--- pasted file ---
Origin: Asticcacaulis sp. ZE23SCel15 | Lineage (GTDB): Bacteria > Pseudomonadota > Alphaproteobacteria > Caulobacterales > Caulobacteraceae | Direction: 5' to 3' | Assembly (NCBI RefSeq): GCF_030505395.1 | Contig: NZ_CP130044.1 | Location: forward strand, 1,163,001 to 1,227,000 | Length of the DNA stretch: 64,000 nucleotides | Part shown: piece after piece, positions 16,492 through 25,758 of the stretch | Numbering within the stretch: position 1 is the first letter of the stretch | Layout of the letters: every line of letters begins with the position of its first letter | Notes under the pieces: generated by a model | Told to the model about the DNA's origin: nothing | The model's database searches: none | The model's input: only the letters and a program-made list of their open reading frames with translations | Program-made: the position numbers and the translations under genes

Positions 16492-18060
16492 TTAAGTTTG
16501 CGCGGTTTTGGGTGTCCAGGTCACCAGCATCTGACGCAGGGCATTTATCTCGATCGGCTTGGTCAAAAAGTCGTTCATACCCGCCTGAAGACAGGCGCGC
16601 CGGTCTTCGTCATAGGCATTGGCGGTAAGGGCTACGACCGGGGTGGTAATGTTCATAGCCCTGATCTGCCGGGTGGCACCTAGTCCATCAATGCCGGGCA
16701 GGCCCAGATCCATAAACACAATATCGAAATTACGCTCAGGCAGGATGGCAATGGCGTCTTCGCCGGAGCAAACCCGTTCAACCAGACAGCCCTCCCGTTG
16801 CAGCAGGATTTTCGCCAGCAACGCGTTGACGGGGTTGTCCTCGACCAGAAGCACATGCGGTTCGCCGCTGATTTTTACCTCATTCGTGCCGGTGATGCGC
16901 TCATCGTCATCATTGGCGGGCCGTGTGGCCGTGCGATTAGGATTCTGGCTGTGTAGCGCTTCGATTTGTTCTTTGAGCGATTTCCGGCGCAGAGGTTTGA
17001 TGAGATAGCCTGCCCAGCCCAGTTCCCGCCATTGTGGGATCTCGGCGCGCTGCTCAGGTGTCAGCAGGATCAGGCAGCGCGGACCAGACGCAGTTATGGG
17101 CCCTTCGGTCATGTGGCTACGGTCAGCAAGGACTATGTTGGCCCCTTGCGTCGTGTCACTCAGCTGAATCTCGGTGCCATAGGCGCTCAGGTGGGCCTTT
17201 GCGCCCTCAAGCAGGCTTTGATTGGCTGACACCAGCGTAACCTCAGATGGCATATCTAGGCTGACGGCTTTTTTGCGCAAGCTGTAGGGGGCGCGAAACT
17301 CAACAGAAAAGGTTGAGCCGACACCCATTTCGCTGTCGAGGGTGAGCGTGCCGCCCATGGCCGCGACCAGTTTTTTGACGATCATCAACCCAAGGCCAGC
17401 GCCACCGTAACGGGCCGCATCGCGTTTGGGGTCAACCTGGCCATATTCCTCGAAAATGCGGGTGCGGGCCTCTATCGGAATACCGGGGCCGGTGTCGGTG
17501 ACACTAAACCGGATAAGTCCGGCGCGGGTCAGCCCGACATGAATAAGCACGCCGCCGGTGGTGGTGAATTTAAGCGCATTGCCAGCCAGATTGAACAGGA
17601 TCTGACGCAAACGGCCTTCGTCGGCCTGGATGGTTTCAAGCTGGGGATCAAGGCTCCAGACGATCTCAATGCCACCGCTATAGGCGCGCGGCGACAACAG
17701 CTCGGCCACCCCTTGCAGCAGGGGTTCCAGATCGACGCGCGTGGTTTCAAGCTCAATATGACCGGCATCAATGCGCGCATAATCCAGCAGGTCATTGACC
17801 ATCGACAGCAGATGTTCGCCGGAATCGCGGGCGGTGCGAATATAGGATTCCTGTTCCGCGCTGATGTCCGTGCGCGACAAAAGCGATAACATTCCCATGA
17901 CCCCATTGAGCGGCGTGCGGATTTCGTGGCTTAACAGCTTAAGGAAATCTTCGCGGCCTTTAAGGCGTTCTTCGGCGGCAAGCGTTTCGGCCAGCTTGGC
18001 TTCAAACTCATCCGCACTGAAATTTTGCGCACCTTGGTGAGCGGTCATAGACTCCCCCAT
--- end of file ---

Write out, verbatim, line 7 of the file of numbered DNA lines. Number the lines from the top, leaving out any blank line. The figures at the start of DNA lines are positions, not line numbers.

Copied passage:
16801 CAGCAGGATTTTCGCCAGCAACGCGTTGACGGGGTTGTCCTCGACCAGAAGCACATGCGGTTCGCCGCTGATTTTTACCTCATTCGTGCCGGTGATGCGC